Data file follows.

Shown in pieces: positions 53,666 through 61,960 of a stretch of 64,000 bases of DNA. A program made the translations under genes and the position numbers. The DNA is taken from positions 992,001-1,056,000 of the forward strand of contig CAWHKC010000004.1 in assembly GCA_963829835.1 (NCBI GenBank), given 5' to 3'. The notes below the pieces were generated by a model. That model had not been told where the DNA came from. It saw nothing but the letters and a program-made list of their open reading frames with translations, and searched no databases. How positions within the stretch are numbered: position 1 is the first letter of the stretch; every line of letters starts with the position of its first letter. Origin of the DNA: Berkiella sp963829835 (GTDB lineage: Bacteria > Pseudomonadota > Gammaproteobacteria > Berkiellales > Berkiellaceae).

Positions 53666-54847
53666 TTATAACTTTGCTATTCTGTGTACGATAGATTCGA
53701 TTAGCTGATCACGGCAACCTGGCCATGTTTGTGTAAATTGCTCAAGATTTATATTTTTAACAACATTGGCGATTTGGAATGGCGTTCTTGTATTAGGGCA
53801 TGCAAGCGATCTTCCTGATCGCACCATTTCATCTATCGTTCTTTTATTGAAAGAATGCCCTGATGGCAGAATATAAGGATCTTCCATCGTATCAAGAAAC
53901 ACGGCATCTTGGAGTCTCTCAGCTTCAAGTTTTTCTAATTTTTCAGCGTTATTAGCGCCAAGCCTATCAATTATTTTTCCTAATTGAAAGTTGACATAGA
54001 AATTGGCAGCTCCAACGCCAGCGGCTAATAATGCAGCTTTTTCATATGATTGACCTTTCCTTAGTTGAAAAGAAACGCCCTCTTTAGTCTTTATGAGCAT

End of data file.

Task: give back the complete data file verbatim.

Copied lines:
Shown in pieces: positions 53,666 through 61,960 of a stretch of 64,000 bases of DNA. A program made the translations under genes and the position numbers. The DNA is taken from positions 992,001-1,056,000 of the forward strand of contig CAWHKC010000004.1 in assembly GCA_963829835.1 (NCBI GenBank), given 5' to 3'. The notes below the pieces were generated by a model. That model had not been told where the DNA came from. It saw nothing but the letters and a program-made list of their open reading frames with translations, and searched no databases. How positions within the stretch are numbered: position 1 is the first letter of the stretch; every line of letters starts with the position of its first letter. Origin of the DNA: Berkiella sp963829835 (GTDB lineage: Bacteria > Pseudomonadota > Gammaproteobacteria > Berkiellales > Berkiellaceae).

Positions 53666-54847
53666 TTATAACTTTGCTATTCTGTGTACGATAGATTCGA
53701 TTAGCTGATCACGGCAACCTGGCCATGTTTGTGTAAATTGCTCAAGATTTATATTTTTAACAACATTGGCGATTTGGAATGGCGTTCTTGTATTAGGGCA
53801 TGCAAGCGATCTTCCTGATCGCACCATTTCATCTATCGTTCTTTTATTGAAAGAATGCCCTGATGGCAGAATATAAGGATCTTCCATCGTATCAAGAAAC
53901 ACGGCATCTTGGAGTCTCTCAGCTTCAAGTTTTTCTAATTTTTCAGCGTTATTAGCGCCAAGCCTATCAATTATTTTTCCTAATTGAAAGTTGACATAGA
54001 AATTGGCAGCTCCAACGCCAGCGGCTAATAATGCAGCTTTTTCATATGATTGACCTTTCCTTAGTTGAAAAGAAACGCCCTCTTTAGTCTTTATGAGCAT